Source: New Zealand Government
Minister of Defence Ron Mark has today released the Defence Capability Plan 2019.
The Defence Capability Plan sets out the Government’s indicative planned investments in the New Zealand Defence Force. It covers all capability investments out to 2030, and signals investments following 2030 that will be assessed through the next Defence White Paper in 2022.
“Re-examining the Defence procurement programme was a key plank in the Coalition Agreement, and today we have fulfilled that commitment,” says Ron Mark.
“This plan maintains the envelope of $20 billion of investment in the Defence Force out to 2030, with $5.8 billion having already been committed since 2014. However, we have significantly recalibrated the Plan to provide the capabilities necessary to meet the challenges identified in the Strategic Defence Policy Statement 2018.
“It also identifies priority investments to support the Coalition Government’s foreign policy objectives relating to the Pacific Reset and the impacts of the climate crisis.
“At its heart, this new Capability Plan is a humanitarian plan. It readies New Zealand to lead in the assistance of our neighbours, and to contribute to the security of our friends in the Pacific.
“The Plan has been developed with full recognition of all of the priorities of this Government, and it will be delivered in a fiscally responsible, transparent manner. All proposed investments will be robustly tested, be subject to funding being available through the Budget process, and Defence will develop a sound business case for each planned investment.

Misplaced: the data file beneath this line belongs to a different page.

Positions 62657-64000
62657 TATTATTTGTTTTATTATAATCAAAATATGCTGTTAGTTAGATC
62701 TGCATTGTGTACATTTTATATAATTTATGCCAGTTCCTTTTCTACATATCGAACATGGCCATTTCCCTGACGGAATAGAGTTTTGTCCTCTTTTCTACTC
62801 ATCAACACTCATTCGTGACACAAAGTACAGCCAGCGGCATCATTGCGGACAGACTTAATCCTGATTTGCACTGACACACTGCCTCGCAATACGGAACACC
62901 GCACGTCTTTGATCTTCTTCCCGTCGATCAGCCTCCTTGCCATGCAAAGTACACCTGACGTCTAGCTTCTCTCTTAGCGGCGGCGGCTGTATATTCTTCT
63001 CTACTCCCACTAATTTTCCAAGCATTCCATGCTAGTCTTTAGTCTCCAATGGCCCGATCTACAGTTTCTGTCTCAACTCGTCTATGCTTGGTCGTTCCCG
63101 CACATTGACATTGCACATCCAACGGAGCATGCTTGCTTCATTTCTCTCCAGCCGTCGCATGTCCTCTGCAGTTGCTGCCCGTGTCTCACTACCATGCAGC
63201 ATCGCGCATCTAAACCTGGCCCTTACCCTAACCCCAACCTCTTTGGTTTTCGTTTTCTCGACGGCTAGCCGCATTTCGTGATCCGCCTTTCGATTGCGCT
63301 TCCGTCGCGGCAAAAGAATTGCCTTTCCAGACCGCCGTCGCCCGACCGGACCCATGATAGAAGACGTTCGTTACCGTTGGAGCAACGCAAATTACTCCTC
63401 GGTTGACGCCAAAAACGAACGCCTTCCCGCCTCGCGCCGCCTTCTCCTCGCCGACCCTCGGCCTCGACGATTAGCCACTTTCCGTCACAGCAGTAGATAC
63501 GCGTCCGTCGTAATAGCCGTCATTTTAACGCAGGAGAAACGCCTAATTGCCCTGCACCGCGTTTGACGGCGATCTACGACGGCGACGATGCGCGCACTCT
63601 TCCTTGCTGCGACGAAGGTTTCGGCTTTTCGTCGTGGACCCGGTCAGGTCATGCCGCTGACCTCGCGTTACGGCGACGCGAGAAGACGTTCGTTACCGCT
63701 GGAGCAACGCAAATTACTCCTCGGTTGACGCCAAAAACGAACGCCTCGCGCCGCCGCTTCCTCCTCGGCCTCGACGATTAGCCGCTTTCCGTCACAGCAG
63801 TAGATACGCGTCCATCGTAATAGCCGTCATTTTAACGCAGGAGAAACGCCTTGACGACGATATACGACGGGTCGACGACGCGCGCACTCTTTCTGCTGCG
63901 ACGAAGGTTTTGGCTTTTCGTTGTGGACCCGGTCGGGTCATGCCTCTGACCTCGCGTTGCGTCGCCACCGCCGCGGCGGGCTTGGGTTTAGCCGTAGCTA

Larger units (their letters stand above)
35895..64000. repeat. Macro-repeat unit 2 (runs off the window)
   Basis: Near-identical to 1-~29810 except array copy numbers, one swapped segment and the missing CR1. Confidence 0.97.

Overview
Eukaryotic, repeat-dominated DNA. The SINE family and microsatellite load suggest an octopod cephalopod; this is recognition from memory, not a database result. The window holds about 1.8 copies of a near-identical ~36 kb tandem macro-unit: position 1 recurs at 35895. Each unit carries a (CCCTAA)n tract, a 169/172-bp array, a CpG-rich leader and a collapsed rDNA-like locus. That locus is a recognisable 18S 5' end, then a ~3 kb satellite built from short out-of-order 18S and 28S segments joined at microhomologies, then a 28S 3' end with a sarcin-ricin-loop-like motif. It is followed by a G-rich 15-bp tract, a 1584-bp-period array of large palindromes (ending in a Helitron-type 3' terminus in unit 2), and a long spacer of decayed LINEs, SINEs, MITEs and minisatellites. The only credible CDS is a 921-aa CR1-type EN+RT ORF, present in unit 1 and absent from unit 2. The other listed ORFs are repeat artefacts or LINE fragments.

“Significant new planned investment includes an Enhanced Sealift Vessel to complement HMNZS Canterbury, with an additional vessel scheduled to replace Canterbury in the mid-2030s, maintaining a two vessel sealift fleet.
“To improve maritime domain awareness, the Plan includes an Enhanced Maritime Awareness Capability to complement the P-8s, maritime satellite surveillance, and Long Range Unmanned Aerial Vehicles. Replacements are also planned for the Maritime Helicopter and Offshore Patrol Vessel fleets.
“The Plan signals growth in the New Zealand Army to 6000 personnel by 2035, and an uplift in defence intelligence personnel and cyber security and support capabilities. In total, these planned investments will improve the capability of the Defence Force, and its capacity to respond to multiple events concurrently,” says Ron Mark.
Planned investment is also retained for a dedicated Southern Ocean Patrol Vessel, Strategic Air Transport, the Network Enabled Army programme, and Protected Mobility, alongside the major procurement already underway for the P-8A Poseidon aircraft, HMNZS Aotearoa and HMNZS Manawanui.
“The Plan also shifts the replacement of the ANZAC frigates into the post-2030 period. Governments have invested $970 million in upgrading the frigates since 2007. When their final refits are complete they will be technologically advanced and fit for purpose for the modern environment. It stands to reason that we want to see value for money for that significant investment.
“The Defence Capability Plan 2019 delivers on our obligation to ensure that the Defence Force is able to deliver value to the Community, Nation, and the World for decades to come,” says Ron Mark.
An infographic and a copy of the Defence Capability Plan 2019 can be found at:
Note: The highest priority project within the Plan is the replacement of the Royal New Zealand Air Force’s C-130H Hercules fleet. A separate statement has been released on this project.